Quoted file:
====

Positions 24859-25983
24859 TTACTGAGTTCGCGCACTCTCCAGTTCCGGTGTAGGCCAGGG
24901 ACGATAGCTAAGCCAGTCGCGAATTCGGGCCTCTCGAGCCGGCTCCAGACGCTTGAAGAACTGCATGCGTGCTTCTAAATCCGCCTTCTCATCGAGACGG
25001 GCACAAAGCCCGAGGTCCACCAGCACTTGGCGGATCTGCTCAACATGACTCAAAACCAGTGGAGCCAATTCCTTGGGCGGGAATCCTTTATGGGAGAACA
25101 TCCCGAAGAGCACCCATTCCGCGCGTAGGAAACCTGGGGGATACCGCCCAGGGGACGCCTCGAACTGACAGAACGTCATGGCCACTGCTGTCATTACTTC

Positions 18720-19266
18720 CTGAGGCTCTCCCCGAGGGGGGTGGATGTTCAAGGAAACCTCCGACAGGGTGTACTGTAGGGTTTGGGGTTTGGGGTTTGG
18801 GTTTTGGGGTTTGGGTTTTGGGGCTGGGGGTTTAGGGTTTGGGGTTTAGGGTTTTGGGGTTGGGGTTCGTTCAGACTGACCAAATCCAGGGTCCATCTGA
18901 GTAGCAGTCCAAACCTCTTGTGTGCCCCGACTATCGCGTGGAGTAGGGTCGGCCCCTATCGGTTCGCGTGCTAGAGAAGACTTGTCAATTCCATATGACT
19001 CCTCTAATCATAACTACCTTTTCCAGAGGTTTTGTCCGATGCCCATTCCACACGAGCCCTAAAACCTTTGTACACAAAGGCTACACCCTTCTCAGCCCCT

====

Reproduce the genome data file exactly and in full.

Positions 24859-25983
24859 TTACTGAGTTCGCGCACTCTCCAGTTCCGGTGTAGGCCAGGG
24901 ACGATAGCTAAGCCAGTCGCGAATTCGGGCCTCTCGAGCCGGCTCCAGACGCTTGAAGAACTGCATGCGTGCTTCTAAATCCGCCTTCTCATCGAGACGG
25001 GCACAAAGCCCGAGGTCCACCAGCACTTGGCGGATCTGCTCAACATGACTCAAAACCAGTGGAGCCAATTCCTTGGGCGGGAATCCTTTATGGGAGAACA
25101 TCCCGAAGAGCACCCATTCCGCGCGTAGGAAACCTGGGGGATACCGCCCAGGGGACGCCTCGAACTGACAGAACGTCATGGCCACTGCTGTCATTACTTC

Positions 18720-19266
18720 CTGAGGCTCTCCCCGAGGGGGGTGGATGTTCAAGGAAACCTCCGACAGGGTGTACTGTAGGGTTTGGGGTTTGGGGTTTGG
18801 GTTTTGGGGTTTGGGTTTTGGGGCTGGGGGTTTAGGGTTTGGGGTTTAGGGTTTTGGGGTTGGGGTTCGTTCAGACTGACCAAATCCAGGGTCCATCTGA
18901 GTAGCAGTCCAAACCTCTTGTGTGCCCCGACTATCGCGTGGAGTAGGGTCGGCCCCTATCGGTTCGCGTGCTAGAGAAGACTTGTCAATTCCATATGACT
19001 CCTCTAATCATAACTACCTTTTCCAGAGGTTTTGTCCGATGCCCATTCCACACGAGCCCTAAAACCTTTGTACACAAAGGCTACACCCTTCTCAGCCCCT